Important note about this interchange project: both alternatives propose to replace the existing, terrible state-owned Milwaukee Street Bridge over I-39/90, to be reconstructed to safely accommodate pedestrians and bicyclists. 

Badger Alternative 2
Badger Alternative 1
Alternative 2
Badger Alternative 2

US 151 (East Washington Ave) Interchange

WisDOT’s five alternatives for the intersection of East Washington Ave/151 and I-39/90/94 fall into three categories in my view: two alternatives offer a similar pattern to now with improved traffic flows; two alternatives separate East Wash and 151 into different, side-by-side roadways with changes to American Parkway and Nelson Rd access, and one final alternative that disconnects East Wash from 151 and re-routes East Wash slightly southward to become High Crossing Boulevard, with improved neighborhood connectivity north and south of East Wash. These last two groups of alternatives show me that WisDOT is really trying to think big about how traffic patterns could be improved in this corridor.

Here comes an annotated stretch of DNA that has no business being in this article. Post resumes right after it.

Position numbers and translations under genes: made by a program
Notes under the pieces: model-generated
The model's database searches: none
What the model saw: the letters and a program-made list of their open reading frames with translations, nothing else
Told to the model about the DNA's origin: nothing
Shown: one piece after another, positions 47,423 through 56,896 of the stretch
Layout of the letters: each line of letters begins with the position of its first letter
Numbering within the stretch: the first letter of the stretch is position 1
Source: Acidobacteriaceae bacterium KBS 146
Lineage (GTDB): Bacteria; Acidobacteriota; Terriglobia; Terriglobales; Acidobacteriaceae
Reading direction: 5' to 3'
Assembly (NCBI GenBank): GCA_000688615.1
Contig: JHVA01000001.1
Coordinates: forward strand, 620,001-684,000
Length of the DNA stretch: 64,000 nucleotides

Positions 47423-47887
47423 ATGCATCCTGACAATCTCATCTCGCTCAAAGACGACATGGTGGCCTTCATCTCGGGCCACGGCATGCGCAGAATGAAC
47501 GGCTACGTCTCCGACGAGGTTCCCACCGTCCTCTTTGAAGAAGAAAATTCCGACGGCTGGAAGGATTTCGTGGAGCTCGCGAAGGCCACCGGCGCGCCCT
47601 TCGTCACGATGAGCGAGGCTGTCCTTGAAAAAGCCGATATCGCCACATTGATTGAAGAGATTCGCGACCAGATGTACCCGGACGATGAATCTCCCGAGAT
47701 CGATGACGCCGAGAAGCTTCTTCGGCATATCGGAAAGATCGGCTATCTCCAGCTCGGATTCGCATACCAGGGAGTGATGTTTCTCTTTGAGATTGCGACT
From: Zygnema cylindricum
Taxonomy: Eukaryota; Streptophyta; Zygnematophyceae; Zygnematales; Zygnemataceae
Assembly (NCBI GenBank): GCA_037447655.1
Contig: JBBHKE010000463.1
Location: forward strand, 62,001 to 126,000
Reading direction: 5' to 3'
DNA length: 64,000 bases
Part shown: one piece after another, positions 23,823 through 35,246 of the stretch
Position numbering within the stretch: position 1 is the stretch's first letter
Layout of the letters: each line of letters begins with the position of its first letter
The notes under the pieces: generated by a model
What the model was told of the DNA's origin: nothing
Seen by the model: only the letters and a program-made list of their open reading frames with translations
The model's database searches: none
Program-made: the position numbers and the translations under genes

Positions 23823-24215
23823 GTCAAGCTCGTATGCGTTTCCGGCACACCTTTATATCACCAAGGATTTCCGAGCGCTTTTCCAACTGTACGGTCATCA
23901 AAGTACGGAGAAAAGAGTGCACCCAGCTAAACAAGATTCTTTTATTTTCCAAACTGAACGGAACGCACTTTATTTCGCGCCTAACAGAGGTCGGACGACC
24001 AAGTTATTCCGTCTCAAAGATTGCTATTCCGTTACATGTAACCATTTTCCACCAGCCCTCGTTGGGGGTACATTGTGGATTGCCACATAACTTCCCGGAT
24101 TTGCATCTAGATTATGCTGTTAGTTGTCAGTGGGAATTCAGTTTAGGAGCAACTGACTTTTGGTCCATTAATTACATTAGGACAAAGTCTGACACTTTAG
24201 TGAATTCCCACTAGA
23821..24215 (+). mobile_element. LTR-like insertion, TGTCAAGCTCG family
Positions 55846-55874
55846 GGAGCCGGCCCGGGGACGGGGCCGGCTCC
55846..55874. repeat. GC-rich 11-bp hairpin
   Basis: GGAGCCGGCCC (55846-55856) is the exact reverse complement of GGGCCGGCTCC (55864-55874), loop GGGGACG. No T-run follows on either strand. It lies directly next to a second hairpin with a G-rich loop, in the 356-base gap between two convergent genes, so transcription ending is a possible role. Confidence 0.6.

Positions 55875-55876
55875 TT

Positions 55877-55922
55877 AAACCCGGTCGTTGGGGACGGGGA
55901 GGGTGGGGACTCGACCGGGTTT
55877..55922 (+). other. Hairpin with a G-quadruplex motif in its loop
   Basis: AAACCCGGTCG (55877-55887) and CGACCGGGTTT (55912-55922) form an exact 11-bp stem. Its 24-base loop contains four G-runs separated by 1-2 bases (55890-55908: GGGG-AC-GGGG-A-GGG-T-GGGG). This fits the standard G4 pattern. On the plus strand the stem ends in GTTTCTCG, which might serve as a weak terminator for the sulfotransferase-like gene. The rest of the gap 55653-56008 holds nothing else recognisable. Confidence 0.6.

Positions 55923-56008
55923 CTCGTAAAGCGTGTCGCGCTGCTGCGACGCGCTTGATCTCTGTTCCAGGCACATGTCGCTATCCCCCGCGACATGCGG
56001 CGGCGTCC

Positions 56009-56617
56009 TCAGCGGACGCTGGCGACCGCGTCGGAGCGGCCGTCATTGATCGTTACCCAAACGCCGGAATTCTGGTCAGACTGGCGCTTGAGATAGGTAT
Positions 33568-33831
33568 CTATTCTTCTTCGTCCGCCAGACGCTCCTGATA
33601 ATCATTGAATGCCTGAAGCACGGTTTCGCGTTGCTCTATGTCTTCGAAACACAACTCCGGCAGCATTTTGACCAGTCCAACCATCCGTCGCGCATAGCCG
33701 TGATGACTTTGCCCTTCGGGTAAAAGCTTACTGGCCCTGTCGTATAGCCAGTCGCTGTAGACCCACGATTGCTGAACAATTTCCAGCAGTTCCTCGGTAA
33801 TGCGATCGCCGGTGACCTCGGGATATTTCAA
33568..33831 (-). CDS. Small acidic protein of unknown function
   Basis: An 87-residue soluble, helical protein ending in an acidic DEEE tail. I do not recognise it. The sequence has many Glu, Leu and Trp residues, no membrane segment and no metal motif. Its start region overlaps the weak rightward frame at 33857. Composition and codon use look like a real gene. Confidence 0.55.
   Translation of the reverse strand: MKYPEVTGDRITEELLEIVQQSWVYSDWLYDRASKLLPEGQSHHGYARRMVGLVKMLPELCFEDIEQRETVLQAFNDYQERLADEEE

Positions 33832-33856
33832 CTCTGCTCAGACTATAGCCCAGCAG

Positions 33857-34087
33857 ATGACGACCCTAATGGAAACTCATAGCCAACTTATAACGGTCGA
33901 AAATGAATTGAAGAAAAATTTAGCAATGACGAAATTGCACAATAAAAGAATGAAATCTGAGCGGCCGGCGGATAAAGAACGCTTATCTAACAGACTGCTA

151 Alternative 1
151 Alternative 1 (most similar to now with improvements)
151 Alternative 3
151 Alternative 3 (separates 151 from East Wash)
151 Alternative 5
151 Alternative 5 (connects East Wash with High Crossing)

What do you think? 

  • Frank Pritzlaff is WisDOT's main contact for questions or feedback about this study, public engagement activities, and design alternatives:
  • Ben Zellers is the City of Madison's main contact for this project regarding the City's neighborhood and transportation planning goals:
  • For District 3 residents, I'm open to any and all input and feedback as well. If you're not sure where to start with your question, I'm happy to send you in the right direction. You can reach me at this email address: